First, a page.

Lack of benefits biggest challenge of gig economy: survey

A lack of benefits, including medical, dental and disability, is the biggest challenge of working in the gig economy, according to a new survey by BMO Wealth Management.

Among 1,000 Canadian small business owners surveyed, 69 per cent said a lack of medical, dental or disability benefits is the largest financial downside to working in the gig economy. Broken down by age group, 87 per cent of baby boomers said they felt it was the biggest challenge, compared with 72 per cent of generation X and 67 per cent of millennials. Other challenges cited by survey respondents included not getting paid when sick (55 per cent) and not earning enough (41 per cent). 

Read: The intricacies of providing benefits in the gig economy

“While the freelance economy can be enticing and lucrative, offering flexibility and the option to work within one’s specialty or have a better work-life balance, it comes with its own set of challenges,” said Chris Buttigieg, director of the wealth institute at BMO Wealth Management, in a news release.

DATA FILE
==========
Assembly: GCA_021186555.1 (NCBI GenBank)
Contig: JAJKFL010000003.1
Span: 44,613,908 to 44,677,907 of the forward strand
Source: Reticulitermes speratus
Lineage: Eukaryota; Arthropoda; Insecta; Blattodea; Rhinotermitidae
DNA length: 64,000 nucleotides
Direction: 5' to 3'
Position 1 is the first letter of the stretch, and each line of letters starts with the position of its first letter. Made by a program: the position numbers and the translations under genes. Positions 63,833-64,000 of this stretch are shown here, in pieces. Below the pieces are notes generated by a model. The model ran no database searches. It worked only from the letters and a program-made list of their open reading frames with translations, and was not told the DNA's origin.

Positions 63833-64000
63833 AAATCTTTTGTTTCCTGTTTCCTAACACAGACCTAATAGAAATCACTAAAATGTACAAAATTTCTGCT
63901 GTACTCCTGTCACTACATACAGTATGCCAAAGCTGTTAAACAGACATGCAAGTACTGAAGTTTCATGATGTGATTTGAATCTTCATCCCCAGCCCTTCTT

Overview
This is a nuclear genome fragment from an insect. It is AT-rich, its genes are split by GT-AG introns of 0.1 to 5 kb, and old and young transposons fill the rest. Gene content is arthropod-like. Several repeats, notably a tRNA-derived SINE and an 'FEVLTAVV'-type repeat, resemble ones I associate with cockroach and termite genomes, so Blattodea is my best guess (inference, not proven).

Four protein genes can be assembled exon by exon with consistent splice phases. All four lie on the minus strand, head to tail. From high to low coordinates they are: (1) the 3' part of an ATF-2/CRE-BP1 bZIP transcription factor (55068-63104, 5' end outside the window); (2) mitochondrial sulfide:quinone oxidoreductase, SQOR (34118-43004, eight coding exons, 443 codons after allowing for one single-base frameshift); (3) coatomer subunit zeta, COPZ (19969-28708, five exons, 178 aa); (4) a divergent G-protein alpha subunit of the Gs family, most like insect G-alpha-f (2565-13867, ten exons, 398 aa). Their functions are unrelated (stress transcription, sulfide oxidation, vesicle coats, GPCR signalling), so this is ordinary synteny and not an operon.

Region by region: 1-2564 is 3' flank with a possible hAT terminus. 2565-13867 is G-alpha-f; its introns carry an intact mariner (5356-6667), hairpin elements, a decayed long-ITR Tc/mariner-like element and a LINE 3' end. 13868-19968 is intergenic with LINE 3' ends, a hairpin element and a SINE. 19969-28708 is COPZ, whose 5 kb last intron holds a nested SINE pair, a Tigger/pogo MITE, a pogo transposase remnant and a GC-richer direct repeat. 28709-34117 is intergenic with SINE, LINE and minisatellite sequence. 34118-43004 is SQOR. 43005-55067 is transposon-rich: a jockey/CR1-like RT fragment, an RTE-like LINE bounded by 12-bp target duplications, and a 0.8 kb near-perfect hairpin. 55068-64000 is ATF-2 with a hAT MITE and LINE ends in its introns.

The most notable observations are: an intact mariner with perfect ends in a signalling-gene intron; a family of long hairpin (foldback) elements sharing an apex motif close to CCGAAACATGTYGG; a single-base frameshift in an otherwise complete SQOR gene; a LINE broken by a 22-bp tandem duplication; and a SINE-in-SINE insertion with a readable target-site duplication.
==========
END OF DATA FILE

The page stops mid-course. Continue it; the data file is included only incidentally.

The survey also found 40 per cent of respondents identified as being part of the gig economy currently or in the past. The reasons to work in the gig economy included having autonomy and control (49 per cent), making extra money on the side (49 per cent), balancing career and family needs (42 per cent) or because it was the only way to make an income (27 per cent). Among generation X respondents, 52 per cent said they value a career-family balance, while 53 per cent of millennials said they were more apt to work in the gig economy to make extra money on the side.

“Since the global financial crisis in 2008, technology and automation have transformed just about everything we do,” said Joanna Rotenberg, group head at BMO Wealth Management. “The new job economy has also changed the way Canadians save and invest. A change in the way Canadians hire or get hired means additional time and planning is needed for gig economy workers to achieve their financial goals.”

Read: Surveys show pension concerns for both Canadian millennials, seniors